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Thread: Hard or Soft

  1. #1
    Matt Dunlap Guest


    Last edited by Matt Dunlap; 03-31-2008 at 05:05 PM.

  2. #2
    Join Date
    Oct 2006
    Placitas, NM in the foothills of the Sandia Mt
    Hey Matt,
    That's a great price for maple, especially out West. It goes for $8 a board ft around ABQ. Who's your supplier?

    To answer your question, I used to use a lot of maple when I lived back East and could get it cheaper. I used both hard and soft. There is nothing "soft" about soft maple, only comparatively softer than hard. I would definitely save the extra bucks.

    One thing to look out for in maple, especially soft maple, is how figured it is. The figure is beautiful, but its hard to match figured pieces and the figure makes the wood harder to work - good chance of tearout. So figured is good stuff, but it is a lot more work than straight grained.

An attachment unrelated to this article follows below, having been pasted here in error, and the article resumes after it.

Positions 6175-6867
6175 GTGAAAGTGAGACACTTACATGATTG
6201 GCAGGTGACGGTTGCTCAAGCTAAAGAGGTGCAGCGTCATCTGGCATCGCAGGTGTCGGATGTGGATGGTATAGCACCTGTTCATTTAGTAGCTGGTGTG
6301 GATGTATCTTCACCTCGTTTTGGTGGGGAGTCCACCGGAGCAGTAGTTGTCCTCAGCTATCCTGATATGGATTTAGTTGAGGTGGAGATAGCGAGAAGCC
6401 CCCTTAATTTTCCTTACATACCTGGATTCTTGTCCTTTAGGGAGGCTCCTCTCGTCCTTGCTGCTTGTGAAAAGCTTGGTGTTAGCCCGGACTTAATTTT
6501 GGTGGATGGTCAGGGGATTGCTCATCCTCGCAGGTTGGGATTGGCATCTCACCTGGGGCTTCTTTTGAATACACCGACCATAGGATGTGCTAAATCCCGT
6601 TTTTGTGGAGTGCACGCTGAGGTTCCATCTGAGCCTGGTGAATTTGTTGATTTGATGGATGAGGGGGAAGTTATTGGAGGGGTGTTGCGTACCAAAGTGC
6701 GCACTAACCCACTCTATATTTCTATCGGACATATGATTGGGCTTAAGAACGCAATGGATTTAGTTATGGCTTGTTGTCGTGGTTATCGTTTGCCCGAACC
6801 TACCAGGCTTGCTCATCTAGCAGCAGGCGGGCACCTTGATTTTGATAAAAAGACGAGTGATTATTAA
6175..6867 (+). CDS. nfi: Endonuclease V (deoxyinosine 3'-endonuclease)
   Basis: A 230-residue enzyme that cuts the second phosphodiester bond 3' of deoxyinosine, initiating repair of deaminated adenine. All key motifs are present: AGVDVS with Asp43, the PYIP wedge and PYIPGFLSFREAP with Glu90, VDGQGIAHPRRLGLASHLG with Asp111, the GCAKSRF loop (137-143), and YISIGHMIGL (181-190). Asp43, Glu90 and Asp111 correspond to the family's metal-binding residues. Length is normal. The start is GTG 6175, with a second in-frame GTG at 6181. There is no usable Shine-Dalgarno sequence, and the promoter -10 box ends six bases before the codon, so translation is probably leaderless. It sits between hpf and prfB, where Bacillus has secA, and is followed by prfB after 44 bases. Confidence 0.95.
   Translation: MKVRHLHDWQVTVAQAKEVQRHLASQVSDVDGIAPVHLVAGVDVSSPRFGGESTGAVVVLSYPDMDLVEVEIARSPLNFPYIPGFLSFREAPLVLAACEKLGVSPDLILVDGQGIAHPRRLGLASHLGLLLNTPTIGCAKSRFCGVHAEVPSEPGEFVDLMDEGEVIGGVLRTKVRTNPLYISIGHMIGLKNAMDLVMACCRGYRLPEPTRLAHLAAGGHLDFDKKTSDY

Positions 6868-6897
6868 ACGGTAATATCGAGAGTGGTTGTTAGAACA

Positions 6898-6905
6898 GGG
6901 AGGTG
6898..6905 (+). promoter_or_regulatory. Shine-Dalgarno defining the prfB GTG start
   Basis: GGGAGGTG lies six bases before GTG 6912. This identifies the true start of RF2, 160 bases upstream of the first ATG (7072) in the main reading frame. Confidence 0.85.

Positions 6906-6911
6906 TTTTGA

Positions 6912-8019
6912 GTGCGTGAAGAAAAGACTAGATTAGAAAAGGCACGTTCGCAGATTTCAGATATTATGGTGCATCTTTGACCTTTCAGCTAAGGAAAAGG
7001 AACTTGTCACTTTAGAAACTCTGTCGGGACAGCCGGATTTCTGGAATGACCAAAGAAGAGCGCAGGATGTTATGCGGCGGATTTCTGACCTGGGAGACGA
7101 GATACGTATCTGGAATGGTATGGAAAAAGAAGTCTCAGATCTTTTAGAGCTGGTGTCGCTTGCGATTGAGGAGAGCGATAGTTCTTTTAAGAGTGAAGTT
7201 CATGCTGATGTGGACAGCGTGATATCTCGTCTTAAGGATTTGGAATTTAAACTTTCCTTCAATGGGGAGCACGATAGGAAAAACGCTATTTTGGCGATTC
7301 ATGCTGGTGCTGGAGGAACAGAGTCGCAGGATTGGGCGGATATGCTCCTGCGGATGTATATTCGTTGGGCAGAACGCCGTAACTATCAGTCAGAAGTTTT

Sorry this got so long, bottom line answer is that either will work fine!

  3. #3
    Join Date
    Nov 2006
    Northville, MI
    I'd go with the soft maple. As Jesse said, it aint soft.

  4. #4
    Join Date
    Dec 2006
    Nova Scotia's beautiful south shore
    Quote Originally Posted by Jim Young View Post
    I'd go with the soft maple. As Jesse said, it aint soft.
    You're right about that, but it can be durn stringy. If you pull up a splinter on an edge it will run all the way to next Tuesday. Depends on the species, I guess, but the Broadleaf Maple from the northwest is a wood I wouldn't use for fine work. In the trade, a lot of this stuff goes into frames for upholstered furniture. That's one reason you often see soft maple and alder sawn 8/4 to begin with.

    You'll need good sharp edges to work either one, but my money's on "the hard stuff"
    All the best,
    Ian G

    **Now holding auditions for a catchy new signature**

  5. #5
    Join Date
    Oct 2006
    i agree on the soft maple......i`ve found the grain to be somewhat wilder than with hard for mineral staining and off color wood though....some call it "ambrosia" .....tod
    [SIZE="1"] associated with several importers and manufacturers.[/SIZE]

  6. #6
    Join Date
    Nov 2006
    Northville, MI
    Quote Originally Posted by Ian Gillis View Post
    but it can be durn stringy.
    That might make it easier to get the plinter out of your hands.

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